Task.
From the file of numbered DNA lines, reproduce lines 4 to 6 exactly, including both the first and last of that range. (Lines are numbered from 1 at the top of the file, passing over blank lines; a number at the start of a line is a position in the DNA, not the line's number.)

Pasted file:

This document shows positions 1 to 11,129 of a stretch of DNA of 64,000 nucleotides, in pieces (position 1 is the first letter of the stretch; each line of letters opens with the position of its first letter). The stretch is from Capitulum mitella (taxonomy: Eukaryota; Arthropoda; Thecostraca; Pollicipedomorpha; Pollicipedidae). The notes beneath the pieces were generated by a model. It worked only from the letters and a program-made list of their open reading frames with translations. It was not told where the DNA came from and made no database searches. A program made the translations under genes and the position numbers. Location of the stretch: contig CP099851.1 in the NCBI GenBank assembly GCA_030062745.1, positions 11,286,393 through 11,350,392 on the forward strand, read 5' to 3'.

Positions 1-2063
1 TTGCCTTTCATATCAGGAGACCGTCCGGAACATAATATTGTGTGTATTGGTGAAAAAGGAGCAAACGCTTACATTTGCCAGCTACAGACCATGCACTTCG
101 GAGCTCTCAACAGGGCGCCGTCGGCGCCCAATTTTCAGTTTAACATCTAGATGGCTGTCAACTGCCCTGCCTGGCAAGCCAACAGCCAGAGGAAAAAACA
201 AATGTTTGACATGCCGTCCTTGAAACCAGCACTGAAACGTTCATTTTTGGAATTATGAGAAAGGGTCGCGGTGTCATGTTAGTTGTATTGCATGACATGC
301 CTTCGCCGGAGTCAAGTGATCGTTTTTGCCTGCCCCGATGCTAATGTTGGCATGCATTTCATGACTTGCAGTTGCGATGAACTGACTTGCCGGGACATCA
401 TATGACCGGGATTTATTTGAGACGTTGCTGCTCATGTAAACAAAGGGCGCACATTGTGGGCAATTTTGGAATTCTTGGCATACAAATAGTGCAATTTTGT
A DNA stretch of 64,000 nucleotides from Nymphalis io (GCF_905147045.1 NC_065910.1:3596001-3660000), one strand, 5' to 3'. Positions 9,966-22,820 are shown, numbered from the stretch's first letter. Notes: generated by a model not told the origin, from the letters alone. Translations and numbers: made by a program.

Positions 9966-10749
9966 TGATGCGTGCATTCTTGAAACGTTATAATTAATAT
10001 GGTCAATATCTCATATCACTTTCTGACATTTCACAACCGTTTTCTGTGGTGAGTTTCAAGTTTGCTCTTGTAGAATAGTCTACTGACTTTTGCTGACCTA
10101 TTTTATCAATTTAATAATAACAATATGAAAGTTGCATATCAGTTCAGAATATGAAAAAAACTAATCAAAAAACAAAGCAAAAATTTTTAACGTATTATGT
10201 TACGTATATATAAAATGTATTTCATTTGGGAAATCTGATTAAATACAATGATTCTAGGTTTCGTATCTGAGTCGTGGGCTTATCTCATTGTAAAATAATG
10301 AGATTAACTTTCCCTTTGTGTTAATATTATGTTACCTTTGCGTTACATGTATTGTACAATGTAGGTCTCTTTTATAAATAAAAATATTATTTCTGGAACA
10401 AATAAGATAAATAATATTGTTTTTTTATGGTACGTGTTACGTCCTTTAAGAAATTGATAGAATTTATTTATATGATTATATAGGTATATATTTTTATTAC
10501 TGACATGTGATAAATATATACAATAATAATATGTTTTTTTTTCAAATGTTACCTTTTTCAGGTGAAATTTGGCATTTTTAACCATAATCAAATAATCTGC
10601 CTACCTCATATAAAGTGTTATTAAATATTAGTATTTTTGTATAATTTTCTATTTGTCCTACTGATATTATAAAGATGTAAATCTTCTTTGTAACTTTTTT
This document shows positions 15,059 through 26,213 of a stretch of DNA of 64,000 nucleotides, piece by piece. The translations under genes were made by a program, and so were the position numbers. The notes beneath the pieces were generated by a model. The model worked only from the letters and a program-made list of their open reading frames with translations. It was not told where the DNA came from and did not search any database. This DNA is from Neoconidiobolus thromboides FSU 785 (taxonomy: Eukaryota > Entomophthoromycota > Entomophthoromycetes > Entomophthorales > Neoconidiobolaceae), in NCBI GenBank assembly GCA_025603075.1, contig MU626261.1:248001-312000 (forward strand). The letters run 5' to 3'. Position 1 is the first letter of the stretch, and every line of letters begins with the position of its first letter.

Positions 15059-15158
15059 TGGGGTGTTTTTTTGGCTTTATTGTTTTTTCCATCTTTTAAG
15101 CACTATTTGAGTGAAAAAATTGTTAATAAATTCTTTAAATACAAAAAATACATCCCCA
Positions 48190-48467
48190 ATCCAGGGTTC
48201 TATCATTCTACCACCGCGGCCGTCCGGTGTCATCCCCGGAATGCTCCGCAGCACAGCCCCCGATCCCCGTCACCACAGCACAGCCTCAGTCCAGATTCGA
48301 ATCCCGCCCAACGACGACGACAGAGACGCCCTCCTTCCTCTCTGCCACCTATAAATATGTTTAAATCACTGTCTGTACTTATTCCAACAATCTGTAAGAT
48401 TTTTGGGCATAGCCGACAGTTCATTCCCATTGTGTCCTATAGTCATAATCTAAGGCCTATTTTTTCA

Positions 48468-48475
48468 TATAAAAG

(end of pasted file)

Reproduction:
101 GAGCTCTCAACAGGGCGCCGTCGGCGCCCAATTTTCAGTTTAACATCTAGATGGCTGTCAACTGCCCTGCCTGGCAAGCCAACAGCCAGAGGAAAAAACA
201 AATGTTTGACATGCCGTCCTTGAAACCAGCACTGAAACGTTCATTTTTGGAATTATGAGAAAGGGTCGCGGTGTCATGTTAGTTGTATTGCATGACATGC
301 CTTCGCCGGAGTCAAGTGATCGTTTTTGCCTGCCCCGATGCTAATGTTGGCATGCATTTCATGACTTGCAGTTGCGATGAACTGACTTGCCGGGACATCA